How did you approach the structure of ‘The Last Thread’?

I’ve worked hard to create a story that’s interesting, immersing the reader in the welter of information which can easily overwhelm an investigation whilst keeping them guessing, hopefully, right up to the end. It’s authentically grisly in describing the murder, the crime scene and the post mortem. And there’s also a complicated love interest too, so it has something to offer all crime fiction lovers.

So where in the UK is the story located?

It’s located in and around the beautiful city of Worcester, England, and its surrounding countryside. Anyone with a little knowledge of the area will recognise many of the landmarks referenced in the story.

The story is marketed as having adult content. How adult are we talking?

That’s more to do with Amazon’s guidance, which I’m happy to observe. People in relationships have sex, so why would my protagonist, Detective Chief Inspector Stirling be any different? Also, a significant element of the plot has an adult theme but nothing too offensive, I hope, and reflects what happens within some relationships. In short, it reflects real life and how complex relationships can have devastating effects on people’s lives. To say more would spoil the story.

You mentioned your principle character, DCI Douglas Stirling. What’s he like?

DCI Doug Stirling is a thoughtful, reflective character who is notoriously private and has an intriguing, untold back story. He is a consummate professional who expects his people to work hard, but works harder still. Stirling’s drawn to intelligent, interesting women and if they’re attractive, then even more so, which causes complications when his private life collides with the demands of his professional responsibilities. For their part, women find Stirling attractive and interesting but are frustrated by his reserve and his avoidance of an emotional commitment.

So, he’s not one of the dysfunctional, socially ill-at-ease characters we often read about?

No. Stirling’s a good-looking, powerfully built man with a certain reputation for the ladies. He takes pride in his appearance, but is impatient of vanity, in either sex!

And are your female characters simply ‘bit players’?

No, not at all. The story has four prominent female characters, each of whom has a strong personality.

How accurate is your story to real investigations?

The day to reality of investigations is quite different from how they’re portrayed on TV with Senior Investigating Officers juggling scarce resources, with limited investigators and making tough choices about how they spend the budgets they’re allocated.

Without spoiling it for our readers, what’s it about?

Well, perhaps the easiest thing to do is to give you the synopsis:

“Accused of pushing a boy to his death in a failed suicide intervention, DCI Doug Stirling is suspended from duty. Attacked in the media and haunted by the boy’s enigmatic smile as he let go of Stirling’s hand, he must watch as the incompetent CI Ballard who is intent on destroying him investigates the boy’s death, supported by the vindictive Deputy Chief Constable, McDonald.

Weeks later, an anonymous call leads the police to a remote location where they discover a burnt-out car containing the body of an unidentified man who has been savagely murdered. With a shortage of experienced senior investigators available, ACC Steph Tanner risks her own career and appoints Stirling as the SIO, throwing him the lifeline he needs to restore his reputation.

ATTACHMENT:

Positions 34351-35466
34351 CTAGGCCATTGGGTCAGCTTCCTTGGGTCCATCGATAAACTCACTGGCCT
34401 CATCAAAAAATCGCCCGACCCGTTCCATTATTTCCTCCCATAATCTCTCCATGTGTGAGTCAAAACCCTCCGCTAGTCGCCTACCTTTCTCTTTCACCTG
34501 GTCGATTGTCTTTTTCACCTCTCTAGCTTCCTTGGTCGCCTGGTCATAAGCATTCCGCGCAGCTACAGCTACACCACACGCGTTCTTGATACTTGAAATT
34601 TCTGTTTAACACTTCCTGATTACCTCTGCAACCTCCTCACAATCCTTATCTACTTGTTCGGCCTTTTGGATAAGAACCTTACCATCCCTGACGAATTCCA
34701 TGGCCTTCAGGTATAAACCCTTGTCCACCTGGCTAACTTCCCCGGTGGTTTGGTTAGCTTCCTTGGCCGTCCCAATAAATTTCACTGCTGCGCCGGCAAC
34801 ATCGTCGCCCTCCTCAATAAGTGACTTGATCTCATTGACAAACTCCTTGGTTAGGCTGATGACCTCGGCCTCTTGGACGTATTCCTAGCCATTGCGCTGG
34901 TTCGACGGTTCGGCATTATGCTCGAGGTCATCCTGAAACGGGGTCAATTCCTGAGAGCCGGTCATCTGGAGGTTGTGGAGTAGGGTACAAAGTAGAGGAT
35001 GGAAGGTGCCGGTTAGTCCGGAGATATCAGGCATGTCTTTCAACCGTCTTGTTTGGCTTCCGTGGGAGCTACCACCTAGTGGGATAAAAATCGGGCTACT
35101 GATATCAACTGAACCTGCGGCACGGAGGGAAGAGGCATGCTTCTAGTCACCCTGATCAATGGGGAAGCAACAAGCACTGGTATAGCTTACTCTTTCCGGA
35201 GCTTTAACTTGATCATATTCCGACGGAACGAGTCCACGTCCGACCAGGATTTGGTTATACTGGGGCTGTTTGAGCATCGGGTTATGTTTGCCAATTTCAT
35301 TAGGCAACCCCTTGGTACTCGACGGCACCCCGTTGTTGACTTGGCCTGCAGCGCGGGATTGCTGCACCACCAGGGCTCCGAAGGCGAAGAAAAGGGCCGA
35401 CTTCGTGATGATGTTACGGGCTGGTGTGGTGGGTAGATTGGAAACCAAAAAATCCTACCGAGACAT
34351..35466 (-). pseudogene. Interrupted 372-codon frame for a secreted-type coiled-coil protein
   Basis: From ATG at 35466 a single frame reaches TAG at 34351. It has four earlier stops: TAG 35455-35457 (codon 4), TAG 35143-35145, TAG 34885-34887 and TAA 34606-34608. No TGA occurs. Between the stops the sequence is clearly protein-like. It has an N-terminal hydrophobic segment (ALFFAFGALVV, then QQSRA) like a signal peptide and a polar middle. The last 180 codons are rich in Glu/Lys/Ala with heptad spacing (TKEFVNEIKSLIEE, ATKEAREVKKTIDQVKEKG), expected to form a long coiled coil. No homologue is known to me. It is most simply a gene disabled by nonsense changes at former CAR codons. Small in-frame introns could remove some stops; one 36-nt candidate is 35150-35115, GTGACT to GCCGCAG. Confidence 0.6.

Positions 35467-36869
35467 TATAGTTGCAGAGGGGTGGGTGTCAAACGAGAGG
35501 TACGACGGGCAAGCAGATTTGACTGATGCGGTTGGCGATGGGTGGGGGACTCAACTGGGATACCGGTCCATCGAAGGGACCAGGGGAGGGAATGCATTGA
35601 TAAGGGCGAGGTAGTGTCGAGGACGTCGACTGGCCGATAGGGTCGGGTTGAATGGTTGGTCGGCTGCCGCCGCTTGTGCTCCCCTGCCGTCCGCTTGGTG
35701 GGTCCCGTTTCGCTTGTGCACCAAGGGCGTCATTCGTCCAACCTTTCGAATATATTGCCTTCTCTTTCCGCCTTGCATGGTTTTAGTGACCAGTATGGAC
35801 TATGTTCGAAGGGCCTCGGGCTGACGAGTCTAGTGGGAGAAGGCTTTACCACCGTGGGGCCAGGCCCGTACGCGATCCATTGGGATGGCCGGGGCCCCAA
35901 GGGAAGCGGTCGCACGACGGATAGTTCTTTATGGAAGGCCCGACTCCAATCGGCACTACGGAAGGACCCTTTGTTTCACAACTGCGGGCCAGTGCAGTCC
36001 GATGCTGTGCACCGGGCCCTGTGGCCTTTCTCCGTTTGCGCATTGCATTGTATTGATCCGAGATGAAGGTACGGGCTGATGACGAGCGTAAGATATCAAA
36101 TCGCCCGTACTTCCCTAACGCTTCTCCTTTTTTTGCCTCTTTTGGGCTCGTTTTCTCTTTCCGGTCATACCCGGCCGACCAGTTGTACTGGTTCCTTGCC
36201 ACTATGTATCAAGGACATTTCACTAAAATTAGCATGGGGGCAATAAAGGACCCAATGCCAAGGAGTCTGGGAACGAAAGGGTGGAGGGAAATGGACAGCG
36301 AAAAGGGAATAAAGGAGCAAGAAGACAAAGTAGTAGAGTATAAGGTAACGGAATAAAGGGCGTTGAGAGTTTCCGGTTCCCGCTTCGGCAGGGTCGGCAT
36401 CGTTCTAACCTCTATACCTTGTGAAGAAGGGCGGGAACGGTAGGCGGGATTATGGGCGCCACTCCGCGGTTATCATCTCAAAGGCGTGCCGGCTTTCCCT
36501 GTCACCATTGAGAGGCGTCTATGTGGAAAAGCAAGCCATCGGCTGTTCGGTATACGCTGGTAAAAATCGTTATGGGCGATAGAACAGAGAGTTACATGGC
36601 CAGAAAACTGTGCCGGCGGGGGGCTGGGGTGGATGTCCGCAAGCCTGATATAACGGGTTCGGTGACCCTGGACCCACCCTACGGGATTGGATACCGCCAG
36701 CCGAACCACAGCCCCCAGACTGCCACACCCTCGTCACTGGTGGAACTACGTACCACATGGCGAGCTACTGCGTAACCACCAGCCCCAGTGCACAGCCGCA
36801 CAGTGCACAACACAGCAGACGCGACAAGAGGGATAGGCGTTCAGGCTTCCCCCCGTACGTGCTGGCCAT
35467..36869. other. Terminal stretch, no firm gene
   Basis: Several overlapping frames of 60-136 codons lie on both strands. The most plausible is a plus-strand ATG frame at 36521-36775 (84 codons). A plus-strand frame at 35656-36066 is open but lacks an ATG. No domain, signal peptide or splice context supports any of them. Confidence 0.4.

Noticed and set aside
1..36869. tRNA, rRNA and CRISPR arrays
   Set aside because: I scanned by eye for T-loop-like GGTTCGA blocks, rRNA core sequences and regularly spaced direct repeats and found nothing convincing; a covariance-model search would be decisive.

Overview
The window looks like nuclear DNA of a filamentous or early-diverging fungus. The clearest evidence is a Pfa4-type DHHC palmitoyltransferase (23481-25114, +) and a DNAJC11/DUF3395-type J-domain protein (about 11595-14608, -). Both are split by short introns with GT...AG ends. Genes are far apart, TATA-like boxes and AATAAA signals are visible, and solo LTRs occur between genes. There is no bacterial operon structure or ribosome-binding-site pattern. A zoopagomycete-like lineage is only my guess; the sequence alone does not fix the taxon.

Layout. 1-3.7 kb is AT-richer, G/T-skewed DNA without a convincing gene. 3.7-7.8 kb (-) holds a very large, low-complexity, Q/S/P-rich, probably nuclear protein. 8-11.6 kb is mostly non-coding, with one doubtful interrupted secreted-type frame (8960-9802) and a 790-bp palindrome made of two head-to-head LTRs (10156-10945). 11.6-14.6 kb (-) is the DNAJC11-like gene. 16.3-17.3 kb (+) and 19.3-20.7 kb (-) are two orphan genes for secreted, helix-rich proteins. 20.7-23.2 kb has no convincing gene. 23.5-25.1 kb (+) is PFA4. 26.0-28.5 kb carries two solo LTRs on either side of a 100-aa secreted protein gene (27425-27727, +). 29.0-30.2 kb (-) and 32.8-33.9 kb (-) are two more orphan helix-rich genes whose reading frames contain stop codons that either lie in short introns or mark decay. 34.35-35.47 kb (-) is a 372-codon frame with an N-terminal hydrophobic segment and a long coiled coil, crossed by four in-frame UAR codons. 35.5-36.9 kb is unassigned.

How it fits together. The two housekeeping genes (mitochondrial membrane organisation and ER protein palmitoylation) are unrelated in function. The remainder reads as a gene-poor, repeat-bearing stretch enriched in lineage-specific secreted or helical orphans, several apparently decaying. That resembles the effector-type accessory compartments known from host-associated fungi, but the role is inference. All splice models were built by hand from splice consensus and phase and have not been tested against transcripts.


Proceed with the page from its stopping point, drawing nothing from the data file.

But, with no witnesses, no forensic evidence and more theories than investigators, Stirling has far too many “loose threads” as he uncovers a complex, interwoven history of deception, betrayal and sadistic relationships. Was the victim connected to the crime scene? Is the murder as complex as it appears? Or is there a simpler explanation? Still traumatised by the boy’s death and with time the enemy, does Doug Stirling still have what it takes to bring the killer, or killers, to justice before McDonald intervenes?

Things were already difficult enough when DC Helen Williams joins the investigation, a determined woman who seems intent on rekindling their past relationship. And is Ayesha, the beautiful lawyer Stirling has grown fond of, connected to the murder somehow?”

So where can I buy ‘The Last Thread’?

It’s available at www.amazon.com  – see the link below – and on all good e-readers such as KOBO, Apple iBook etc. or simply visit my website and you can buy it through there.

Sounds great, Ray. Have you started your next book?

I certainly have. I use mind-mapping software to capture my thoughts, ideas and whatever research is needed all in one place. It keeps me organised and helps avoid inconsistencies in the storylines. I particularly enjoy plotting the various twists and turns so that the reader will want to stay with the story to the end. I’ve got about 20,000 words down so far.

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About the Author:

Ray Britain’s debut novel ‘The Last Thread’ was published 17th September 2017. Following a highly successful career in policing it should be no surprise that it is a complex crime investigation story.

As a Senior Investigating Officer (SIO) Ray led many investigations, some of which engaged specialist, national capabilities. For fifteen years he was also a Hostage & Suicide Intervention Negotiator responding to hostage situations, many firearms incidents and numerous suicide interventions, not all of which ended happily.

In ‘The Last Thread’ Ray’s real-world experience puts the reader in the driving seat of a complex investigation with all the uncertainties and realities of modern crime investigation which will keep the reader guessing to the end.

Ray’s interests include: mountain walking, rugby, skiing, Dad dancing, reading and sailing.

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Book details: